Ashley Bathgate - Sleeping Giant: Ash Anyone who has seen Bathgate perform with the Bang On A Can All-Stars or solo has no doubt been riveted by her total involvement with everything she plays. It goes beyond her sheer virtuosity into what seems to be a mind-meld with the composer's intentions, a quality which comes through very clearly on her second solo album. Like Harris and Topel, Bathgate has found a wonderful way to keep Bach in the present without simply recording his work again. Arising out of a deep collaboration with the composers of the Sleeping Giant collective and inspired by Bach's Cello Suites, this series of six pieces was played in concert for two years (where was I?) before Bathgate made the recording. The result is a triumph for all involved and a better argument for the continuing life of these works in the repertoires of other players could not be imagined.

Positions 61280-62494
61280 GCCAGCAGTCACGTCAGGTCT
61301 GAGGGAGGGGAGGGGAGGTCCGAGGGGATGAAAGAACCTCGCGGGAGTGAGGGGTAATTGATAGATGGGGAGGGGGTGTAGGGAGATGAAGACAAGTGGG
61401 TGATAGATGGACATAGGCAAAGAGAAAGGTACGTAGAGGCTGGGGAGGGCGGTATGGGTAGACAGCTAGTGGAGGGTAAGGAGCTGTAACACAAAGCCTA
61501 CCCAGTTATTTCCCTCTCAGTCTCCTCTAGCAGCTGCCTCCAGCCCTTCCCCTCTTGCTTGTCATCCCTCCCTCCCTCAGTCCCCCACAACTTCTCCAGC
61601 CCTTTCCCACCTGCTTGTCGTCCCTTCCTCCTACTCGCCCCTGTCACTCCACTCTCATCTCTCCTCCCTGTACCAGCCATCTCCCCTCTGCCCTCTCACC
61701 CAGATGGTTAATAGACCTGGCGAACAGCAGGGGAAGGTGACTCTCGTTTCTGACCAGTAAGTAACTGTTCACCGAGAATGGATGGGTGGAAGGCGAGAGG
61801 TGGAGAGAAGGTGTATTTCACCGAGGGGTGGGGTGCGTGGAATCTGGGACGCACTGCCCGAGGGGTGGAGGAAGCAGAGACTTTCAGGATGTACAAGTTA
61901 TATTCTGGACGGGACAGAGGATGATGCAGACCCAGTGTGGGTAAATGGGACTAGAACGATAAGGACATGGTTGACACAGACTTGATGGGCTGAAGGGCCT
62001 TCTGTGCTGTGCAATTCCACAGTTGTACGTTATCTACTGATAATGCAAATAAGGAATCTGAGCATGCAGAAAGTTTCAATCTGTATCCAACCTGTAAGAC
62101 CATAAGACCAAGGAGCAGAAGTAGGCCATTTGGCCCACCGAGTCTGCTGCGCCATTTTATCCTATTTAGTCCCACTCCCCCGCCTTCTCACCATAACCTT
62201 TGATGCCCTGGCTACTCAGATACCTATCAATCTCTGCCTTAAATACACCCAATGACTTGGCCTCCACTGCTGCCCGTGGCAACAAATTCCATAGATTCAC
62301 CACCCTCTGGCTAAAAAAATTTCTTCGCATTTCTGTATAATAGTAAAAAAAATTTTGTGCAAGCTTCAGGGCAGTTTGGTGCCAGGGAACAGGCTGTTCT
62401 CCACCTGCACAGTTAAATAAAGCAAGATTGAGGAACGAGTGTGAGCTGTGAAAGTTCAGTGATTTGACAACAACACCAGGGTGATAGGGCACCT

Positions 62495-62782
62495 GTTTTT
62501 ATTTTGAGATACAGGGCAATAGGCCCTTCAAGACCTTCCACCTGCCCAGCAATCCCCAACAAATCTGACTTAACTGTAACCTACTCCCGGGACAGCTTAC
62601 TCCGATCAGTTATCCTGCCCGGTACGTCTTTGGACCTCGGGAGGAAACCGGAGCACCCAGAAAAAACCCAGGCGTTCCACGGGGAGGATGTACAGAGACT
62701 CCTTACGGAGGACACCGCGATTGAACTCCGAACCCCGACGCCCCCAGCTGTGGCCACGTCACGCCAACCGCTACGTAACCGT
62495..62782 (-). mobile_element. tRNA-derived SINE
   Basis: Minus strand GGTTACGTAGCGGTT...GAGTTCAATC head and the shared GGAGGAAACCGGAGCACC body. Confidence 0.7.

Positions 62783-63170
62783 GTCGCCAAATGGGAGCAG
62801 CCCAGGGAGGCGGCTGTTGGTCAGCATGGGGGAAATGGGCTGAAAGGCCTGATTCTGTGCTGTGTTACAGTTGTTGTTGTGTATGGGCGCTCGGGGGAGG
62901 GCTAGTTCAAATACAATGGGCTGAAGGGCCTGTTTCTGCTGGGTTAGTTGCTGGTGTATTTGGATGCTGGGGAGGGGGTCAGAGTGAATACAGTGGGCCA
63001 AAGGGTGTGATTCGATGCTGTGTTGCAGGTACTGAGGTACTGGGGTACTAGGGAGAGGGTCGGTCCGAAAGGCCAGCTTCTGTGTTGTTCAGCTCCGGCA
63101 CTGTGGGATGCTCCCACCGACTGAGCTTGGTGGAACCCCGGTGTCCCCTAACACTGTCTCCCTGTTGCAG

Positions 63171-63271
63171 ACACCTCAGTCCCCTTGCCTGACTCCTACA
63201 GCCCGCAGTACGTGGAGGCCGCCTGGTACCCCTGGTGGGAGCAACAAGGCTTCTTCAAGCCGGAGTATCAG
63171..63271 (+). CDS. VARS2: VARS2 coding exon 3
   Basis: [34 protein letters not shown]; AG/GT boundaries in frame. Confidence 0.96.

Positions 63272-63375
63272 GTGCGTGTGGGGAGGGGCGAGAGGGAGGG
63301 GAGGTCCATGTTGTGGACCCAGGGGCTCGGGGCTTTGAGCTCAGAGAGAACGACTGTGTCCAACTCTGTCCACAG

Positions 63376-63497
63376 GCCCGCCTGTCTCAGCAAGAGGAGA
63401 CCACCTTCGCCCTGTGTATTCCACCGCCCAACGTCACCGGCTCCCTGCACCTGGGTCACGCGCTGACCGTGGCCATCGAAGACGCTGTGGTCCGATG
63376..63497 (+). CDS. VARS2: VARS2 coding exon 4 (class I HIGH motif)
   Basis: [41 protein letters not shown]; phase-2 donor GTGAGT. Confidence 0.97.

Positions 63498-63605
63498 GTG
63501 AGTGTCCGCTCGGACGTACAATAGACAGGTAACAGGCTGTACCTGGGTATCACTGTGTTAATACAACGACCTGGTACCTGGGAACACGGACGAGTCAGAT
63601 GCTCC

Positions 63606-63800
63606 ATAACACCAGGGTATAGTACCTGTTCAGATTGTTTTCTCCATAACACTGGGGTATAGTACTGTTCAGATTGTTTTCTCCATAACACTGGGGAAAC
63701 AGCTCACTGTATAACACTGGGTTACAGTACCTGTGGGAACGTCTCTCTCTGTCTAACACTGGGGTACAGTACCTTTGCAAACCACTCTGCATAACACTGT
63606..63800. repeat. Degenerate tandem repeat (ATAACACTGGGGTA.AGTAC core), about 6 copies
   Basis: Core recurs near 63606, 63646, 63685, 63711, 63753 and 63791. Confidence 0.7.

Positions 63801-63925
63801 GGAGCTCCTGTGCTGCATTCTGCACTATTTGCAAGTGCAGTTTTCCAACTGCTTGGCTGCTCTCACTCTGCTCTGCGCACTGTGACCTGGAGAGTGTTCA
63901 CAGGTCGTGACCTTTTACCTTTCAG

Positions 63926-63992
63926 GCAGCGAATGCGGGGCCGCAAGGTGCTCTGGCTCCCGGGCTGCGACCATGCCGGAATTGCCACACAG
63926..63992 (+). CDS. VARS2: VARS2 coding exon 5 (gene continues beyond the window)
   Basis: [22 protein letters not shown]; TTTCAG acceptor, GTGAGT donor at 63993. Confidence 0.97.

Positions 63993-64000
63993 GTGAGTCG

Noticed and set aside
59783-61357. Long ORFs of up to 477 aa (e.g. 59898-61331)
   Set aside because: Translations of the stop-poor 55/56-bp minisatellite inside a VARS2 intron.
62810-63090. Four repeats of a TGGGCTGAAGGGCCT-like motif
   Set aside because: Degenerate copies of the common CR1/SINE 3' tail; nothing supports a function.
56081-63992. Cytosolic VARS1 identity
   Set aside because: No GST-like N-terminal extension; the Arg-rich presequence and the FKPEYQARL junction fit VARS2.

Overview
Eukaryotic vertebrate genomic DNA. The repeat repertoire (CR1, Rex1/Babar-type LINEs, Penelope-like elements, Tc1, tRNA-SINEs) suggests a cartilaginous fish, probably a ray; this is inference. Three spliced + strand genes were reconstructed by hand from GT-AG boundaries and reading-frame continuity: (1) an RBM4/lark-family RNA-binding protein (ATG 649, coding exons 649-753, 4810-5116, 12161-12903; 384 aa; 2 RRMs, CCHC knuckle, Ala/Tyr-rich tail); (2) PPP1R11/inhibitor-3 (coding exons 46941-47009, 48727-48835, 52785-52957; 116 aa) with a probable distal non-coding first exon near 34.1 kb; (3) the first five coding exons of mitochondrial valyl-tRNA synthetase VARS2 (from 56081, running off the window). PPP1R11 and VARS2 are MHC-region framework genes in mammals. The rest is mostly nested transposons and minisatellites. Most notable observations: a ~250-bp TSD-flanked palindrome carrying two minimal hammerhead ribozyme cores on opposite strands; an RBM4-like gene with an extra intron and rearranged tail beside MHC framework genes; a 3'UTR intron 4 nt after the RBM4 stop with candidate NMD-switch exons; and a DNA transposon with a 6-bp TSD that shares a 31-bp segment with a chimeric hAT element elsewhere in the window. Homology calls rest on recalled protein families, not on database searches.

Andrew Norman's For Ash opens the album, well-placed as you can hear the fragments of the Prelude of Bach's Fourth Suite coming through like a palimpsest. Chris Cerrone contributes On Being Wrong, which has features gorgeous harmonics and sections of Bathgate accompanied by more and more recordings of herself. There's a bit of darkness and melancholy to Cerrone's writing here as well, widening the emotional landscape of the album. Little Wonder, which composer Timo Andres calls "a madcap gigue," builds upon itself, repeating a line then adding a new phrase (or "cell"), only to go back to the beginning and play it all again, adding yet another cell. There's a woozy playfulness to it that I can imagine Bach enjoying quite a bit - especially after a stein or two of Bock. Jacob Cooper's Ley Lines takes the pedal stop at the end Suite Five's Prelude through a series of repetitions that almost arrives at 10 minutes of pure intensity. Bathgate's commitment to the short phrases, many of them on open strings, is incredible.